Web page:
16. One of my observations from nearly fifty years of working primarily in healthcare is that organizations generally have a tendency to reflect the personality and characteristics of their leaders. (Let’s call it Rowlands Rule). I think that’s nearly the same as the opinion in the blog. But we are dealing with sweeping generalities and of course there are times when other factors contribute.

    The LEADS Framework (which we developed here in BC and which is now the leadership capabilities framework for Canada’s health system and has been adopted in other countries) addresses the need for leaders to be self-aware and able to engage others appropriately, to achieve results, develop coalitions and to think & act systems and inter-personal levels to sustain an organization or endeavour.

    You have some great topics on your blog and I will add it to my favourites.

  17. I think leaders have an important role to play that might be somewhat asymmetrical. Bad leaders/bosses can demoralize employees so that the employees just go through the motions or, worse, act against the organization’s interests. Good leaders can engender enthusiasm, commitment, etc.

    However, if the employee does not have the required skills, experience or competence, all the enthusiasm in the world will not make up for these gaps. I also think employees need to make some investment in their jobs. So, I think good leadership needs to be supported by training and learning.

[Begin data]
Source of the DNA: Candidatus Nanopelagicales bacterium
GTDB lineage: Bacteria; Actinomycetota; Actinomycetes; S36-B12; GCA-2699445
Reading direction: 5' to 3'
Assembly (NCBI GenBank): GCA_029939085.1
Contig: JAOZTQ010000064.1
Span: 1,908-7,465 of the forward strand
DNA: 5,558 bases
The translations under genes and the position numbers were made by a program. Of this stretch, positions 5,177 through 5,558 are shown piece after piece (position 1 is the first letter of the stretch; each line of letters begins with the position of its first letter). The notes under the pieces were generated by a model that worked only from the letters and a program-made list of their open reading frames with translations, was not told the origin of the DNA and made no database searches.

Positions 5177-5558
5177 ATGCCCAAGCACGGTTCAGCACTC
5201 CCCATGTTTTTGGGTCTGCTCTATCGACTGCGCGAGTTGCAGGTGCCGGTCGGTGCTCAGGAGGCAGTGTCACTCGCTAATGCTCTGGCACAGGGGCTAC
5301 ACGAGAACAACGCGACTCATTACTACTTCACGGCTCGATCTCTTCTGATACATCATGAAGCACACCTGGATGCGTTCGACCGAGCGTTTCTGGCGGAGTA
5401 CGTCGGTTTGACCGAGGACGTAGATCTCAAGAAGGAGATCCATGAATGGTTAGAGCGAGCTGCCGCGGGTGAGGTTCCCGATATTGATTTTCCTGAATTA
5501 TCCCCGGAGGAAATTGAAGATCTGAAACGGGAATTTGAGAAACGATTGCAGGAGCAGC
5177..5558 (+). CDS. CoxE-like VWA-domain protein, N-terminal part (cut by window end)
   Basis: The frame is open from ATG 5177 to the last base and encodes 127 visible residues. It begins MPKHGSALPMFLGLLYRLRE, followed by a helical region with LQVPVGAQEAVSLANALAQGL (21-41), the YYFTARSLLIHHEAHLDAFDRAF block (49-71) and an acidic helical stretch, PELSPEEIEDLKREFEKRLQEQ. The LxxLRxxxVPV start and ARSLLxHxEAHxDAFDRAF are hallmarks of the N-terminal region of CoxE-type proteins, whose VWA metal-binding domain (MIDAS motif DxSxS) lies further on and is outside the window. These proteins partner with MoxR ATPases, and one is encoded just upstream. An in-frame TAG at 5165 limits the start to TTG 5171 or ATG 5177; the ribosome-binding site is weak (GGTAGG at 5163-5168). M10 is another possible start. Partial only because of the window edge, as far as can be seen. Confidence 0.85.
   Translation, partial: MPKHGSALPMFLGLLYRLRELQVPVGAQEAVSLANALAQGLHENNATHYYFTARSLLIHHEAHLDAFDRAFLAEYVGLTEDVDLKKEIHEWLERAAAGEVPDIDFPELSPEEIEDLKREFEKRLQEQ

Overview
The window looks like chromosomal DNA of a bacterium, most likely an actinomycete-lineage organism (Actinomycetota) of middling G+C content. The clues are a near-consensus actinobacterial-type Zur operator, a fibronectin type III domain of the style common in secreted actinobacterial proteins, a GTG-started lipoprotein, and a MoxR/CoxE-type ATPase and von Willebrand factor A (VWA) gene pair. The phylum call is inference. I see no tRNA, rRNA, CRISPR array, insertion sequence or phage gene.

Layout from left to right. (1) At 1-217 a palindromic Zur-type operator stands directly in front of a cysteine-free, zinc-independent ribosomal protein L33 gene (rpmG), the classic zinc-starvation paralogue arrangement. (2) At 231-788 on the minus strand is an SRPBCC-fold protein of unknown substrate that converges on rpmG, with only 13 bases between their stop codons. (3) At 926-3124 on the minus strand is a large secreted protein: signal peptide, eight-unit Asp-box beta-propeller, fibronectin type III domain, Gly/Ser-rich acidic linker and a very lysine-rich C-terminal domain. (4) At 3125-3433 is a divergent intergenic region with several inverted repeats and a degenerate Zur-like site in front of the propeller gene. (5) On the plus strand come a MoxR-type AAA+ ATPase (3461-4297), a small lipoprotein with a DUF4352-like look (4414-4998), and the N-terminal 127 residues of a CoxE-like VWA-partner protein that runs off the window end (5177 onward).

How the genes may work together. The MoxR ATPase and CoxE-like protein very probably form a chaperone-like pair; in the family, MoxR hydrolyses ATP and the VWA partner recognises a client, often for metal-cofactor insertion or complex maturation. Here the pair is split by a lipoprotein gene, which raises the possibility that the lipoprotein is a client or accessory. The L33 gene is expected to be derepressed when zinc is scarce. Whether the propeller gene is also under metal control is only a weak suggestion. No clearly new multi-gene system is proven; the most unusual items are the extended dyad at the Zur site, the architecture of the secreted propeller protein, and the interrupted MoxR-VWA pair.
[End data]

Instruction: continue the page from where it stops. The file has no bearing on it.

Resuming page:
Unfortunately, I encounter many employees who are only interested in learning if it’s on company time and at company expense. I’m all for company-supported learning (some employees could not afford it on their own), but also look for employees who are self-starters, read or take an interest in the field in which they work and are prepared to invest some of their own time (courses might be evening or weekend, for example).

    Success depends on good leaders, but also on good followers.

  18. Rather than “leaders are to blame” I would suggest performance is inhibited by the leader’s strengths and vulnerabilities. If a leader is unable to prioritize effectively – the entire organization will spin; if leaders fail to set clear expectations any results will suffice.